So should we do more? The question immediately raises the follow up question of who will pay? If farmers demand more protection, are farmers themselves prepared to pay more? We know that few farmers opt out of the various state based biosecurity schemes that fund on farm projects like footrot control and the eradication of three horned bedstraw.

This shows a high level of commitment of specific farmer funded programs even through some projects like skeleton weed are heavily criticised. Other schemes like footrot were seen as half-hearted and the state government should have stepped in on farms that continuously fail to clear themselves of quarantine restrictions. But as with any farmer funded scheme as the risk changes the funding focus can and should change, it’s why you have farmers on the various scheme boards to set the priorities.

So, what as an industry should we be seeking from government? My thinking is that we need a simple formula that links government expenditure to the size of the whole ag industry and we need another formula that directly links the container funding to a specific program.

The National Farmers Federation, which WAFarmers supports financially, has set a goal of lifting total ag production from its current $65b to $100b by 2030. Hence ,it’s in a position to advocate for the Federal Government to match the growth of total farm production by continuing to lift public expenditure on biosecurity in line with the size of the industry. That is the $65b farm gate value is matched by $65m in front line agricultural biosecurity spend which becomes $100m in time matching the $100b by 2030 goal or another formula 0.01% of production.

In addition, the entire amount of the biosecurity container levy of $80m needs to be allocated to a stand-alone budget trust fund preferably targeted at emergency response to a pest and disease outbreak such as African Swine Fever. Think of it as the SAS ready action force.

At the state level the WA government has finally locked down its new Department of Primary Industries and Regional Development budget, so we can begin to track their budget expenditure on biosecurity. I note that it is essentially flat, moving from $79m to $81m over forward estimates and the BAM Act funding is listed as going down from $5.37 m to $5.31m. The government should target to lift the combined figure to $100m by 2022-23 in line with the value of farm gate production heading from $8b to $10 billion, or in percentage terms set it at 1% of total production. And this should be seen as a minimum, biosecurity is important, too important to become part of the debate around levy’s.

Like Defence, we need to allocate a percentage of government expenditure and stick to it. In the case of the defence budget, Australia currently spends $1.93% of GDP with the goal of achieving 2% of GDP. The Australian government should have a long term goal of maintaining 0.1% of expenditure of our national farm gate output going directly to agricultural biosecurity, and Western Australia should target 1% of our state’s agriculture and food production going into biosecurity. Simple trackable formulas.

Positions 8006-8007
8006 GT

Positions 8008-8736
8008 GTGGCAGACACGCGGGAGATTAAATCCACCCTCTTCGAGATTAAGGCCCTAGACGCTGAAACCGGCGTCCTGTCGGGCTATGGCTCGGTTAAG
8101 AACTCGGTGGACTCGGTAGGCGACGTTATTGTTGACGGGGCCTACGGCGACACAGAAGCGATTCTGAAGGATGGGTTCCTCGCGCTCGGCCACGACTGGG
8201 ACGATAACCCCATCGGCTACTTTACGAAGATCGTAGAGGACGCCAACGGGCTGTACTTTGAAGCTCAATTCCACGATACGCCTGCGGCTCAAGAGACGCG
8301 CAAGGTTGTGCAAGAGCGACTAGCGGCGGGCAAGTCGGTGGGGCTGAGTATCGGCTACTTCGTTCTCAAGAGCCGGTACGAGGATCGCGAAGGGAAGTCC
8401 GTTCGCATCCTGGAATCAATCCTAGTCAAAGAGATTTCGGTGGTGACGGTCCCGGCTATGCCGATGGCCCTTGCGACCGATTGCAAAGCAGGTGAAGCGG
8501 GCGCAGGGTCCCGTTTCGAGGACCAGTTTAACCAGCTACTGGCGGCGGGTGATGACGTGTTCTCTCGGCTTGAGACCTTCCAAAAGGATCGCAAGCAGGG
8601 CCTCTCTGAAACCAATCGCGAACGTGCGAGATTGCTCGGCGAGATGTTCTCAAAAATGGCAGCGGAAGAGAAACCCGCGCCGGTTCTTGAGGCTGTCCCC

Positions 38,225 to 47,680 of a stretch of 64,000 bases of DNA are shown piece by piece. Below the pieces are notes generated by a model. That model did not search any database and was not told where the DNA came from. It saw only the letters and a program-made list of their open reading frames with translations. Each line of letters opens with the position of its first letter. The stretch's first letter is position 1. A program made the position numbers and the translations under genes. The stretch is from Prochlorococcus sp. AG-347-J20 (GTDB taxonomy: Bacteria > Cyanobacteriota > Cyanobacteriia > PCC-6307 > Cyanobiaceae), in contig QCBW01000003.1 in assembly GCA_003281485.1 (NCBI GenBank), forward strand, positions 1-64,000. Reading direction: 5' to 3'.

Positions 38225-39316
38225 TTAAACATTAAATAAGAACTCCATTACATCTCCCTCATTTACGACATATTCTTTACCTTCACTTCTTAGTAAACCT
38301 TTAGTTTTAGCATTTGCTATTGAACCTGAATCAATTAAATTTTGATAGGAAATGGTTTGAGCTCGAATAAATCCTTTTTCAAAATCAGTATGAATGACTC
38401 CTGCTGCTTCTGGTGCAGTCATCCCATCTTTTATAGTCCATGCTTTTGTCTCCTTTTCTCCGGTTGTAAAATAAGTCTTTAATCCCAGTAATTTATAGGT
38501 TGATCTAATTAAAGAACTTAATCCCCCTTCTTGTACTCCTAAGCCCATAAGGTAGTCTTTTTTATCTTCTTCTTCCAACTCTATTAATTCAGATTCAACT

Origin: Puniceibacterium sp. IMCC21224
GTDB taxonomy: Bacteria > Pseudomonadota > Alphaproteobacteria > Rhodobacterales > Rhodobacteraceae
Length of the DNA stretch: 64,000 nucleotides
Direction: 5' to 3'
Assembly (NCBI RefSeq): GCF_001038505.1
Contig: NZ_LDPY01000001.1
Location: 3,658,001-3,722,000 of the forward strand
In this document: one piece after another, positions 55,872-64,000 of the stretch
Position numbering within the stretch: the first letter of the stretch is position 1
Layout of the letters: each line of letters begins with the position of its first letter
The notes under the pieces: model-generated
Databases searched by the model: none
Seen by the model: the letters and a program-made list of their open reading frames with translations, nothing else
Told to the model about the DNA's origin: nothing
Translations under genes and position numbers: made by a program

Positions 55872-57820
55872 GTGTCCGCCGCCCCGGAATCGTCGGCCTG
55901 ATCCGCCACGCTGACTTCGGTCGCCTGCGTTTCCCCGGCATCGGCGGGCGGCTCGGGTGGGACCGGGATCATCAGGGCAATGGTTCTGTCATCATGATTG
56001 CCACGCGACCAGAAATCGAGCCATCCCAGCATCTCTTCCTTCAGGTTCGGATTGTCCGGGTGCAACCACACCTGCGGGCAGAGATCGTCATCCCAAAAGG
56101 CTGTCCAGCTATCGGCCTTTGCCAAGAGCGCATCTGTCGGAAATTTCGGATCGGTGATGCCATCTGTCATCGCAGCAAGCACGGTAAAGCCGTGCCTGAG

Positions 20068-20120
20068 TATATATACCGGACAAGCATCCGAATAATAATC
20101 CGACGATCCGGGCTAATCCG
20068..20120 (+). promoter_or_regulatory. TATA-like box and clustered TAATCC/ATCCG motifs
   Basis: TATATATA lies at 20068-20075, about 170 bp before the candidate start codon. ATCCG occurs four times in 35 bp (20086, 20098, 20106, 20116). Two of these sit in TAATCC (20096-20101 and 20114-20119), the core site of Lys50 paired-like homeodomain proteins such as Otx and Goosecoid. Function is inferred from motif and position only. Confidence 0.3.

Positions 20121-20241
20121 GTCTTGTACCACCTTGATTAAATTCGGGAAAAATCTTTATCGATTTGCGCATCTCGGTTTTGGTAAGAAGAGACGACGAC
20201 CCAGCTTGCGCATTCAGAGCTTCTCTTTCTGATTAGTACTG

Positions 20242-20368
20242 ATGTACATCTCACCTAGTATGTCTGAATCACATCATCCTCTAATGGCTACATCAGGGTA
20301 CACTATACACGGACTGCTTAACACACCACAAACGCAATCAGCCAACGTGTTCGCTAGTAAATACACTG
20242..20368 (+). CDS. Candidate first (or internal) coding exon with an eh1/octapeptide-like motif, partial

As the industry grows, the biosecurity funding should grow, and personnel with the expertise and training to respond to a biosecurity outbreak will then be available to come from well-funded government departments. Hence DPIRD’s staff numbers must be held at a minimum of 1580 FTEs as per the budget papers. No longer should we accept endless cuts to this department as we have seen over the past 20 years by both sides of politics. At least this state government has committed to holding the line on staff numbers, the next challenge is to get the opposition Liberals and Nationals to also make the same commitment.

If federal and state opposition agricultural spokespersons want to make their mark on agriculture they could do well by outlining where they sit on biosecurity and funding. Federally the ALP is still in disarray following the election loss so there’s no point asking them.

As for the state shadow liberal spokesperson we see no policy position on much at all, but we do know where he sits on levy’s (he’s not a supporter), which raises some very challenging questions on how seriously the liberals take biosecurity.

Do they support farmers paying federal levies such as to GRDC and MLA that in part go towards mitigating bio-security threats, or should levy’s and biosecurity be an opt-out choice for farmers? Does he support farmers funding state based wild dogs, footrot and bedstraw control programs via levy’s or are they to be abolished?

Politicians and farm lobby groups that hold simplistic views via being opposed to all farm levy’s present real threats for the industry as a whole, sometimes one in all in is the only way to effectively defend the farm.